Is he a one-and-done prospect?

Probably not. In fact, since 2010, Duke has landed just two players that were rated lower than O’Connell: Antonio Vrankovic and Jack White. If you know who both of them are, you’re probably either Jon Scheyer or lying.

But what O’Connell is is a kid who put in the work to get better this past year and who has the skill set, the physical tools and work ethic to continue to improve. He may not be on Grayson Allen’s trajectory, but O’Connell has the makings of being an impact player for the Blue Devils for three or four years.

Alex O'Connell (Jon Lopez/Nike)
Alex O’Connell (Jon Lopez/Nike)

Shaka Smart lands contract extension at Texas

Texas head coach Shaka Smart instructs his team in the first half of an NCAA college basketball game against Baylor on Monday, Feb. 1, 2016, in Waco, Texas. (AP Photo/Tony Gutierrez)
AP Photo/Tony Gutierrez
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Shaka Smart has already landed himself a contract extension at Texas.

The school, according to the Austin American-Statesman, has given Shaka a one-year extension — through the 2022-23 season — and bumped his salary up to a cool $3 million, a raise of $100,000 annually.

Smart’s Longhorns went 20-13 last season and lost on a half court buzzer beater from Northern Iowa’s Paul Jespersen. It will be tough for Smart to match the success that he had last season, specifically because he lost senior point guard Isaiah Taylor to the professional ranks.

That said, the former VCU head man has been reeling in quite a bit of talent from the state of Texas — namely, Andrew Jones and Jarrett Allen — and is not all that far from turning the Longhorns back into a relevant member of the Big 12 title race.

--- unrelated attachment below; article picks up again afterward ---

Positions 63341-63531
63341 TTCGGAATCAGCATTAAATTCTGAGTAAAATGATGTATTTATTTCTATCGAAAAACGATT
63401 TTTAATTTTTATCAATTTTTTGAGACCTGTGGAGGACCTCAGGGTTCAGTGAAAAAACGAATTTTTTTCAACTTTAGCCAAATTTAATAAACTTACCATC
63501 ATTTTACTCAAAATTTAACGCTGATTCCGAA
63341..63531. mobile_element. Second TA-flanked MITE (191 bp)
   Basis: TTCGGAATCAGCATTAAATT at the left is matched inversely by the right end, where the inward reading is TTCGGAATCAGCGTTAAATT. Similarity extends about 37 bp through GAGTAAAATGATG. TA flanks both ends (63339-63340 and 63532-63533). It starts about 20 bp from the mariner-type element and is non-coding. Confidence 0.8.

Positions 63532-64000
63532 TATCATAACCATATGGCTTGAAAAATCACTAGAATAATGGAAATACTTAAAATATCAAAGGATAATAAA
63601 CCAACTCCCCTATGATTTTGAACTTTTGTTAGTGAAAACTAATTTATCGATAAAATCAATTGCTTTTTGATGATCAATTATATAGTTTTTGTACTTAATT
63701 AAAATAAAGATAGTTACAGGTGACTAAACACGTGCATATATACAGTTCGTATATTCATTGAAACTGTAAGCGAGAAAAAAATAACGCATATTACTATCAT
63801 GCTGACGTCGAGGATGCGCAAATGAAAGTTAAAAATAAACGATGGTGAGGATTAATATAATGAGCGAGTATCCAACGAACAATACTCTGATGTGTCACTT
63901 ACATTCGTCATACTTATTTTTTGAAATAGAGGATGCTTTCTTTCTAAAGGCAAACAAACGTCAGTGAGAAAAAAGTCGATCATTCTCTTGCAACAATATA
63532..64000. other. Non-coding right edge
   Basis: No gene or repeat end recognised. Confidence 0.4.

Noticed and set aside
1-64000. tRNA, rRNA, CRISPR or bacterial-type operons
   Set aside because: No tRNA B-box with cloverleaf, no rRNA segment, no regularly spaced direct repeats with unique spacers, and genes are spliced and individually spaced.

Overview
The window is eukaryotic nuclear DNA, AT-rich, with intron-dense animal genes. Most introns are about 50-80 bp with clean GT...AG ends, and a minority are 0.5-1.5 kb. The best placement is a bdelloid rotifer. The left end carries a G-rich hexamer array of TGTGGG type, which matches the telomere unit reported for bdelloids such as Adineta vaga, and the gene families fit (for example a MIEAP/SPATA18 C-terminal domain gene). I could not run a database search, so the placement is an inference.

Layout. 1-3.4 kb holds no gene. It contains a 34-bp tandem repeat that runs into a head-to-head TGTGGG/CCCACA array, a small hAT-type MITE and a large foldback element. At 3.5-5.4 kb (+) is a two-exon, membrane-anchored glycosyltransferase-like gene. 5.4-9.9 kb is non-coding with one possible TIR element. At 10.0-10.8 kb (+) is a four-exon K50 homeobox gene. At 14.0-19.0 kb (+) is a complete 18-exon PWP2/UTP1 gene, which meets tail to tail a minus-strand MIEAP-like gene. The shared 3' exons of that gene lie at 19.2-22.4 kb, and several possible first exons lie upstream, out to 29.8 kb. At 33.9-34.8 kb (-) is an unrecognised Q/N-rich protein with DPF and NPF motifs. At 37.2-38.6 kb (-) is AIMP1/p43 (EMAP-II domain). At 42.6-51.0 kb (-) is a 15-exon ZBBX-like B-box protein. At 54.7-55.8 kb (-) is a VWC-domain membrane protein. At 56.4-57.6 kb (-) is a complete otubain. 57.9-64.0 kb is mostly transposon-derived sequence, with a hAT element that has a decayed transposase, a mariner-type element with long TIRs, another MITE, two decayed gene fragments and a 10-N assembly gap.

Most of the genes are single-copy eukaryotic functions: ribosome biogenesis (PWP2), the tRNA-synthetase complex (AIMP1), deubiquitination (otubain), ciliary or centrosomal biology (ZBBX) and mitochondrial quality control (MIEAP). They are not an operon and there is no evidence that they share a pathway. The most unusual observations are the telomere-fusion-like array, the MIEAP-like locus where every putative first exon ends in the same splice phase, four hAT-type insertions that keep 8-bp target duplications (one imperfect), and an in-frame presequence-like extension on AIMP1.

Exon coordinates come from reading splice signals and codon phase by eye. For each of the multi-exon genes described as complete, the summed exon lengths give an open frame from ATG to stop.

Arizona and Texas headline Lone Star Shootout

PROVIDENCE, RI - MARCH 17:  Head coach Sean Miller of the Arizona Wildcats reacts in the first half against the Wichita State Shockers during the first round of the 2016 NCAA Men's Basketball Tournament at Dunkin' Donuts Center on March 17, 2016 in Providence, Rhode Island.  (Photo by Jim Rogash/Getty Images)
Jim Rogash/Getty Images
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Another marquee, early season event is on the books for the college basketball season as four potential tournament teams will be squaring off at the Toyota Center in Houston on Dec. 17th.

The highlight of the double-header, which has been dubbed the Lone Star Shootout, will probably end up being Arizona vs. Texas A&M. The Wildcats are a Pac-12 contender and a borderline top 10 team as we enter the season, and while the Aggies will have work to do replacing the seniors they lost off of last season’s roster, they’re a borderline top 25 team.

The other matchup will feature a pair of former Southwest Conference rivals facing off in Texas and Arkansas. Texas will be talented but young while Arkansas may actually have the best player on the floor in Moses Kingsley. What will make this matchup interesting is that both Mike Anderson and Shaka Smart are known for being coaches that prefer a full court pressing system.

“We are extremely excited about the opportunity to play in front of our fans at the Toyota Center in Houston,” Texas head coach Shaka Smart said in a statement. “It is one of the most important areas in this state as it relates to our recruiting and fan base.

Five-star 2017 guard Lonnie Walker cuts list to five schools

Men's U18 trials head shots and team photo on 6.15.16
Bart Young/USA Basketball
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Five-star shooting guard Lonnie Walker is coming off of a very good summer as he trimmed his list to five schools on Thursday night.

The 6-foot-4 native of Reading, Pennsylvania is still considering Arizona, Kentucky, Miami, Syracuse and Villanova, he announced on Twitter.

Regarded as the No. 26 overall prospect in the Class of 2017, Walker played with Team Final in the Nike EYBL this spring and summer as he averaged 16.6 points, 4.7 rebounds and 3.0 assists per game. Walker shot 45 percent from the field, 39 percent from three-point range and 72 percent from the free-throw line.

An efficient scorer who is learning to drive with both hands, Walker is very talented and the type of guard who might also be able to handle a bit as well.